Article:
This comprehensive care guide will show you how to look after a Scorpion in 3 easy steps
How long will my Scorpion live? They can live from 6-10 years depending on species
How big will my Scorpion grow? They will grow 5-10cm depending on species
What size of tank is recommended for my Scorpion? They require a small to medium sized terrarium
What does a Scorpion eat? - Crickets, wood roaches and silkworms
Scorpions are close relatives to the spiders. Like spiders, they are notorious for being biters, venomous and dangerous. Although this is true for some, the Australian Scorpions are not in that league.
Australian Scorpions are shy, small, and only mildly venomous and they are a very easy pet to look after.
Scorpions are found right across Australia and different species inhabit different areas. The Black Rock Scorpion, the Rainforest Scorpion, and the Desert Scorpion are three species which are for sale at Kellyville Pets. All three species inhabit both under and above the ground.
A small to medium sized terrarium will comfortably house a pair or trio of Scorpions. Substrates for your enclosure will vary depending on the species, with sand being optimum for Desert and Black Rocks, while a 50:50 sand-soil mix is ideal for Rainforests. Planting Cactus and desert plants in sandy soil and Madonna Lillie’s in the 50:50 mix will help improve the look of the enclosure whilst also aiding in maintaining humidity.
Scorpions are ectothermic (cold-blooded), so they require heat from an external source such as a heat mat, hot rock or heat lamp. The desired temperature is a gentle 25°C, with temperatures not exceeding 30°C. This is needed 24 hours a day, all year round.
Humidity is also required so that Scorpions don’t dry out. This can be achieved by having a wet sponge as a permanent fixture in the enclosure. This will sustain a good humidity, whilst not creating excess condensation.
Scorpions are very clean animals, and will require minimum maintenance. Collection of prey carcasses and wiping down of the sides of the enclosure weekly will ensure good hygiene for your scorpions.
Never use detergents or insecticides when cleaning.
Scorpions will periodically shed their exoskeleton throughout the year and during this period they will generally remain hidden.
Feeding should be stopped, as it will cause stress to the animal. UV lights should remain on as they are used to harden the exoskeleton.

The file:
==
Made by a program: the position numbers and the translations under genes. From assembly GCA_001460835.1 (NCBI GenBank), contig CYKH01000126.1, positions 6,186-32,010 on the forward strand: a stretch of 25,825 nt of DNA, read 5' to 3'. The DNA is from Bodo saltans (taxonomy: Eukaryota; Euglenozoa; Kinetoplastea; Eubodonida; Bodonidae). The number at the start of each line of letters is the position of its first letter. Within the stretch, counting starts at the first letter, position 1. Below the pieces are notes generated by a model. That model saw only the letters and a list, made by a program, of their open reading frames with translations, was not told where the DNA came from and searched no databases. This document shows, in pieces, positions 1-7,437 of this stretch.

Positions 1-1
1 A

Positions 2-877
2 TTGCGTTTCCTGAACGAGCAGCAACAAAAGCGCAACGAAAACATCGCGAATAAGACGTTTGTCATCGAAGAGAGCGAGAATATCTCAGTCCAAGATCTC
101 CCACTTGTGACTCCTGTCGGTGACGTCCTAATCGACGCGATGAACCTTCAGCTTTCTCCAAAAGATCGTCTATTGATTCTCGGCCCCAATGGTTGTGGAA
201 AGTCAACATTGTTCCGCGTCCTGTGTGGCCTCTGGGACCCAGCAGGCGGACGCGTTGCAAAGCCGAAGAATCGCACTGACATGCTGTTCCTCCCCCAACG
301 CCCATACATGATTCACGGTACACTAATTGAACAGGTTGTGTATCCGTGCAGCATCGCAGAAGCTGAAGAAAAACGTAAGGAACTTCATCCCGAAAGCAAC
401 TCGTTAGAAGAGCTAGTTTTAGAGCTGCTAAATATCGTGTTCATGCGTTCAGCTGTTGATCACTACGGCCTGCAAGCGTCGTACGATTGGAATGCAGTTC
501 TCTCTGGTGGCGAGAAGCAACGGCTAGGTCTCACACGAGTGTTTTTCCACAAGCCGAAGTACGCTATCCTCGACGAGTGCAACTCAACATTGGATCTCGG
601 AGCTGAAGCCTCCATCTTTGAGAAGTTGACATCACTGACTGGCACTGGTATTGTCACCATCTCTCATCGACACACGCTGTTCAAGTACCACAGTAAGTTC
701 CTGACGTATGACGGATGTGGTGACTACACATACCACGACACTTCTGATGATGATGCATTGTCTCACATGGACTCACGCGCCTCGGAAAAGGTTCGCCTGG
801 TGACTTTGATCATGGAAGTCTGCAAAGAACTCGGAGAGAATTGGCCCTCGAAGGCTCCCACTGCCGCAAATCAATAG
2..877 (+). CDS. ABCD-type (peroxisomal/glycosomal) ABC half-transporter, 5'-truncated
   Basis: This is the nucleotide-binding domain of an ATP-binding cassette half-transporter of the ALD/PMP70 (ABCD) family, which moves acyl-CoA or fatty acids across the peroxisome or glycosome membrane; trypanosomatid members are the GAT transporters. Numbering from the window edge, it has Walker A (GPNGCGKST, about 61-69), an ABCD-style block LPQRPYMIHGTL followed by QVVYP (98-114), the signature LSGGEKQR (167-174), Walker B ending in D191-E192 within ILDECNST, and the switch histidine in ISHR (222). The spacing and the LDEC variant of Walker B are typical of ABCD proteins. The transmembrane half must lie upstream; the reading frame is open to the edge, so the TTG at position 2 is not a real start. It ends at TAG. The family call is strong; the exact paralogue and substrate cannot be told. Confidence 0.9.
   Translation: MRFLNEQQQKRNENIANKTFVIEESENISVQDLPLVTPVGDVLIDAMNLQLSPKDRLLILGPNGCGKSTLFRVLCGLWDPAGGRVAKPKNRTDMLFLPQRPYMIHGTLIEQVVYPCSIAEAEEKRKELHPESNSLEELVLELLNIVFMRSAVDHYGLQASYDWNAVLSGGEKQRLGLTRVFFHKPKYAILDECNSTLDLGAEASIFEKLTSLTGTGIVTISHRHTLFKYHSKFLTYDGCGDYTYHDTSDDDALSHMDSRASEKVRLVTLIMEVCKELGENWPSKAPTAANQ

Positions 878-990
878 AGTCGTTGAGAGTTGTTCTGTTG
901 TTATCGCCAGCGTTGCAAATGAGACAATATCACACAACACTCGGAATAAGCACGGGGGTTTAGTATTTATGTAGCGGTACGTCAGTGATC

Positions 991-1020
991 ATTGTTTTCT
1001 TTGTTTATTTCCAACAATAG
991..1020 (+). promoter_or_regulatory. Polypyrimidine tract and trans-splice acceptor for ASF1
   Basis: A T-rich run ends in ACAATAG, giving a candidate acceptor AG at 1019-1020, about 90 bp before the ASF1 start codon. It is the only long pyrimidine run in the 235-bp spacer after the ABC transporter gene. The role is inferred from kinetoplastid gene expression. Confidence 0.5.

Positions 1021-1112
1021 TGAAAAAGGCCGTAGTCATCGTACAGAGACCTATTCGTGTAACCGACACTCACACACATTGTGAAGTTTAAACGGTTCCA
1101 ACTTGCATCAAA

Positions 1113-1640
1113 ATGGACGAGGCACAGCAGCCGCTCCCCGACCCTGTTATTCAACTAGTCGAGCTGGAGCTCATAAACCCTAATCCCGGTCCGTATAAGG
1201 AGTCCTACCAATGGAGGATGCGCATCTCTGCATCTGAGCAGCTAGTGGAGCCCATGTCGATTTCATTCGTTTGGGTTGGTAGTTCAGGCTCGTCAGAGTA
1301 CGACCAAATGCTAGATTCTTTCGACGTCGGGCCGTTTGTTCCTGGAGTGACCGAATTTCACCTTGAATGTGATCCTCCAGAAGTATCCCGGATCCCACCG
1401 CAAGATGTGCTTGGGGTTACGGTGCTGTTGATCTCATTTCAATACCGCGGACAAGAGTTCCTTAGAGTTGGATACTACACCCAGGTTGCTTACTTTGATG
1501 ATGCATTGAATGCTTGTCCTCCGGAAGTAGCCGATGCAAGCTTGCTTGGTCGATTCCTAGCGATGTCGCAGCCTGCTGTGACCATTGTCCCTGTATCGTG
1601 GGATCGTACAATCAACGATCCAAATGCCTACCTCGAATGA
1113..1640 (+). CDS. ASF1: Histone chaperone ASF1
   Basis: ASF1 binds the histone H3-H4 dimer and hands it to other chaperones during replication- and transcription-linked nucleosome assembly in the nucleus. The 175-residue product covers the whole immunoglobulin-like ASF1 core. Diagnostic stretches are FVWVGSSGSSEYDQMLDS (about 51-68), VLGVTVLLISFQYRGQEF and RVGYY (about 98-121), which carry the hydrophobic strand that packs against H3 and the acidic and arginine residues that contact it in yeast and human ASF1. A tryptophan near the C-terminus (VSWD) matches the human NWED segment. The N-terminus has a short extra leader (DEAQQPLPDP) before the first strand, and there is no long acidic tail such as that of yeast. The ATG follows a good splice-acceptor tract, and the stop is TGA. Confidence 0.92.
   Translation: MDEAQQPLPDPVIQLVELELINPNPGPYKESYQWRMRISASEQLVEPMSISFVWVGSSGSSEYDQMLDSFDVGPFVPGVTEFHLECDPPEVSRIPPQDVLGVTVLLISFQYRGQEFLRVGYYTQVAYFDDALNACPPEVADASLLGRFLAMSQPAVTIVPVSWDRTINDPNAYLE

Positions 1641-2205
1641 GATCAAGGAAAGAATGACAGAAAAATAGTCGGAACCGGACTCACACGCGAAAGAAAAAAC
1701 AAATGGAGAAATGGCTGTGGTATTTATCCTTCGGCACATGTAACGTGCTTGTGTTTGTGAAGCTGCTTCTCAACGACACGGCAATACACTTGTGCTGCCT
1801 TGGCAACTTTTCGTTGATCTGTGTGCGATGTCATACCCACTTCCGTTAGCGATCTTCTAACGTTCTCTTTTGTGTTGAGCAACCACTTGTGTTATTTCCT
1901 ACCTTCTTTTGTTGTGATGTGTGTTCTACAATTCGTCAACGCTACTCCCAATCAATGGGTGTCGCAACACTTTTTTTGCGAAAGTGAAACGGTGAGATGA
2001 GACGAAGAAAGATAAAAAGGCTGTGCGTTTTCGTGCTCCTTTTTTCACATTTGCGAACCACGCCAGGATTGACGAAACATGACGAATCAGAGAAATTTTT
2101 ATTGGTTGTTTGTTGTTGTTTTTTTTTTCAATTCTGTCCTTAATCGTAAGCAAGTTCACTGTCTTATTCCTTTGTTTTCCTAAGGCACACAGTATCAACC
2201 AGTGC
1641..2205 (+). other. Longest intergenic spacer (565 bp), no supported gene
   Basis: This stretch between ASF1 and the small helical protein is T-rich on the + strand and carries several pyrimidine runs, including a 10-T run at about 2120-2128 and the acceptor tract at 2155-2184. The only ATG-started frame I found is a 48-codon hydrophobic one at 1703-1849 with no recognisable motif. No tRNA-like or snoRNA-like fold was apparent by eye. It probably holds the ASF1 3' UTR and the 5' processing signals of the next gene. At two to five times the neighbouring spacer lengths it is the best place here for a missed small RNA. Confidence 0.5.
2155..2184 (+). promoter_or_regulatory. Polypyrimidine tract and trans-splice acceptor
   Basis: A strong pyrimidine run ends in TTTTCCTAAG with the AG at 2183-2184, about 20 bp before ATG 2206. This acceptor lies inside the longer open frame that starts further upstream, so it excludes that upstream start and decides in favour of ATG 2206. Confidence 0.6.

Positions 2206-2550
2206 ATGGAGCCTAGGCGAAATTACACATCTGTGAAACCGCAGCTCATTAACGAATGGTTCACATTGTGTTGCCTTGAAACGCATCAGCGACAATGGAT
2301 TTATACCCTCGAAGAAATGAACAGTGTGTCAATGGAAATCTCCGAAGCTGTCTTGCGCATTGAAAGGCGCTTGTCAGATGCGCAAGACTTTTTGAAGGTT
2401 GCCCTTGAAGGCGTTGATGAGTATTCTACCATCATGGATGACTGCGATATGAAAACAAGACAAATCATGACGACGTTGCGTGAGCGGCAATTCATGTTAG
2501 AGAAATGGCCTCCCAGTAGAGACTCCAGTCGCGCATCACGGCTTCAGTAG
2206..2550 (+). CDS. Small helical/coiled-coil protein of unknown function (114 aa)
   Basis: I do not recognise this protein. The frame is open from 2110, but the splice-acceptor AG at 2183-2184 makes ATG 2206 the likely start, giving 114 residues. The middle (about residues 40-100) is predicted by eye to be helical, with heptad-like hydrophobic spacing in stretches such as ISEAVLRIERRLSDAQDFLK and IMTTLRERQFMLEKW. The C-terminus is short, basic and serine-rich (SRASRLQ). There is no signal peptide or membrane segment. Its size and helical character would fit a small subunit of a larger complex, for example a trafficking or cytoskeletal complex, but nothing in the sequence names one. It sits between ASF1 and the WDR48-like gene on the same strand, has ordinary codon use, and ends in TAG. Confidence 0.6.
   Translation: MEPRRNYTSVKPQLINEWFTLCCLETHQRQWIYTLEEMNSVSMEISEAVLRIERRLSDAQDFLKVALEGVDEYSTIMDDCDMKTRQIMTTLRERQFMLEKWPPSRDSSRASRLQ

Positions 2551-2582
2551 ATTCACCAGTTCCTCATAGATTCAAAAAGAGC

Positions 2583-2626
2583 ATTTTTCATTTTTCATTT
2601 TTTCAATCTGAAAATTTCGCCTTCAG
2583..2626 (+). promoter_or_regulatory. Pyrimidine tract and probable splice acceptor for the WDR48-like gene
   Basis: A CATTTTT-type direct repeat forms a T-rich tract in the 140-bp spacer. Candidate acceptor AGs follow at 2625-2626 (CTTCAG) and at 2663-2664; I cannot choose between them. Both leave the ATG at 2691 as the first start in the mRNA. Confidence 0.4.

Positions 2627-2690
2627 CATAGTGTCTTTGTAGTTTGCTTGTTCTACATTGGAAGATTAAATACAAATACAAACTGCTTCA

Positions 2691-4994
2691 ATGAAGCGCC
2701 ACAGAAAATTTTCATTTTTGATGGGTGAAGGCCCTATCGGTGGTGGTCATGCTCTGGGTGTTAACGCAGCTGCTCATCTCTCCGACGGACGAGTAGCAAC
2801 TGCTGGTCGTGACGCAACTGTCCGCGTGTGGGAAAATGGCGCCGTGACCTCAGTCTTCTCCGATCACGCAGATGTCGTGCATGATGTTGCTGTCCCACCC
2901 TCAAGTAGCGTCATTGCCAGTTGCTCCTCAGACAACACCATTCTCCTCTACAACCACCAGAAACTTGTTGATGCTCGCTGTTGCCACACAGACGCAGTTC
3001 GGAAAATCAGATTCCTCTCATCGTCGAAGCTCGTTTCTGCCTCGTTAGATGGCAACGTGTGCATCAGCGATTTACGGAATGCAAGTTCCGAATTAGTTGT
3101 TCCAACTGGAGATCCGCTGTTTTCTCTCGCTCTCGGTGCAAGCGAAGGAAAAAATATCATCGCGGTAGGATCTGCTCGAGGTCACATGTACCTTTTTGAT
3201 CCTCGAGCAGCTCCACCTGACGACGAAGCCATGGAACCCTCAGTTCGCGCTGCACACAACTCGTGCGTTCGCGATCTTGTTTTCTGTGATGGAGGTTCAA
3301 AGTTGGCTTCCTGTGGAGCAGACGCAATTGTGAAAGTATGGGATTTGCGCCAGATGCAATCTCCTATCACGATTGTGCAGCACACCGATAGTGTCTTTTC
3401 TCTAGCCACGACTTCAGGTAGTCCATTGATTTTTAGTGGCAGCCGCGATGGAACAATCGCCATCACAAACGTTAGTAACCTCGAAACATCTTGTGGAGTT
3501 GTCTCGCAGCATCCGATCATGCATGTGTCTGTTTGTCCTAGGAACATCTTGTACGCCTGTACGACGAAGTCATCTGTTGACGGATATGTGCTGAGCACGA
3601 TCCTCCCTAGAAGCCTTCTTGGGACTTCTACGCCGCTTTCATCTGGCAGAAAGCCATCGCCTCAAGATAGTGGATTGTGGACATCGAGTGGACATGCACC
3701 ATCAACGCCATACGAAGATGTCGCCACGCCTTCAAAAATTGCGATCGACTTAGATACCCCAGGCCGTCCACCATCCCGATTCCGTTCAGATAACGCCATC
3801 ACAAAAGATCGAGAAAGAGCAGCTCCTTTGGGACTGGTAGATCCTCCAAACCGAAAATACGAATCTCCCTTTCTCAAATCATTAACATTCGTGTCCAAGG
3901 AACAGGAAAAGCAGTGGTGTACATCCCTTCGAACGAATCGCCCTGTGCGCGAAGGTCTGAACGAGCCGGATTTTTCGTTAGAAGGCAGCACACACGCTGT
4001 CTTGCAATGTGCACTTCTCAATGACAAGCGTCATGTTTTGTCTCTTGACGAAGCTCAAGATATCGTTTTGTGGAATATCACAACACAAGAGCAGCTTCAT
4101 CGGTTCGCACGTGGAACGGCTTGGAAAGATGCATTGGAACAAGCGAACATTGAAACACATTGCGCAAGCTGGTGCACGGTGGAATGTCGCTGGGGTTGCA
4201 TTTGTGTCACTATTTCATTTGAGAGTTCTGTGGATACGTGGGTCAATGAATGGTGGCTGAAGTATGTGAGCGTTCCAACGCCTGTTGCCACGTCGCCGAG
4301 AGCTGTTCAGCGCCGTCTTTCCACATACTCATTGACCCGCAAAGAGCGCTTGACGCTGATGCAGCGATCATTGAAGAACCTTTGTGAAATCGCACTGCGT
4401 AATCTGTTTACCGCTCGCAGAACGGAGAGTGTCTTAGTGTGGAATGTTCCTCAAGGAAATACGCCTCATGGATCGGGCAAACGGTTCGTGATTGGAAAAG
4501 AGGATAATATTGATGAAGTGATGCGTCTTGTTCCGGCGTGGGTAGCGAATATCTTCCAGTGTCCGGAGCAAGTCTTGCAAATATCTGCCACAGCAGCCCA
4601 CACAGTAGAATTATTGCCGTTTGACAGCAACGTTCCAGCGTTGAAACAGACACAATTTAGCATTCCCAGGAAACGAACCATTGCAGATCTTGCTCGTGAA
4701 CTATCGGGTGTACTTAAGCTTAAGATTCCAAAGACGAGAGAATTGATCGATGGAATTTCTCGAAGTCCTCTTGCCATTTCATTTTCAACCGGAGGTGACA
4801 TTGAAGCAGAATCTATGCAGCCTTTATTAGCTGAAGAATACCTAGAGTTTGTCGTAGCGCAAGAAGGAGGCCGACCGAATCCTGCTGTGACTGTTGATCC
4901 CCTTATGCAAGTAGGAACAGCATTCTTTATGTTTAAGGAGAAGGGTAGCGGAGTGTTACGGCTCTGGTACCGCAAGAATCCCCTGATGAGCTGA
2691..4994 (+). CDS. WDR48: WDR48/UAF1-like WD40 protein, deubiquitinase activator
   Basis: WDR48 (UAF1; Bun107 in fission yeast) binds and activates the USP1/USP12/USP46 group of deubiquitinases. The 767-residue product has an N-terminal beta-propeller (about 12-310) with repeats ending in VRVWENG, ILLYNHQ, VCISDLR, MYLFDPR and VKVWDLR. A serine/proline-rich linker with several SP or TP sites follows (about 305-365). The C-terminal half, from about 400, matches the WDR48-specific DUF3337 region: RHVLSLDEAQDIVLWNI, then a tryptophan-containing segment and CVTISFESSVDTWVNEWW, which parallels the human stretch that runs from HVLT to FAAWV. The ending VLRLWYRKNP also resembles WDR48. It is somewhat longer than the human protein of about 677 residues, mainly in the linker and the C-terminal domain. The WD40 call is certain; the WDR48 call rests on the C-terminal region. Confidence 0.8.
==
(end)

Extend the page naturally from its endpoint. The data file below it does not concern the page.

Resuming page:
Scorpions are night time ambush hunters. When prey are present they strike with their pedipalps (pincers), trapping the prey. To kill their prey they will either crush them with their claws or use their stinger to inject venom into their prey. Once dead, the scorpion will suck out the body juices with their “chelicerae” (or fangs).
In the wild, scorpions will prey upon small insects, spiders or even other scorpions. In captivity they can be offered a range of invertebrate prey, such as crickets, wood roaches or silk worms.
Scorpions are an observation pet only, and handling should be avoided.
Australian Scorpions can give a painful sting but are not considered dangerous. First aid for a sting is to apply a cold pack and to seek medical aid if pain persists.
Recommended for ages 18+
We have created a Shopping list to show what you need to look after a Scorpion:
- Enclosure; 25 x 25 x 25cm minimum
- Cave hide
- Artificial plants
- Water sprayer
- Heat mat
- Feeding tongs
Common health issues in Scorpions
Dehydration: Lethargy/loss of body condition due to humidity being too low.
Mites: If the enclosure is not kept clean mite infestations may occur.
Loss of Appetite: Most species require heating, particularly in winter. If temperatures drop too low they may lose their appetite and become ill.
Is your Scorpion showing any of the signs of disease or illness? If yes, please consult your reptile vet.
- Loss of appetite
- Active during the day
At Kellyville Pets, we encourage responsible pet ownership.
CARE GUIDE © Copyright 2016 Kellyville Pets - All information found in this care guide is based upon our own experience. The information provided is not the only information available. In any medical situations, you should always consult your vet, including questions regarding your pet's diet.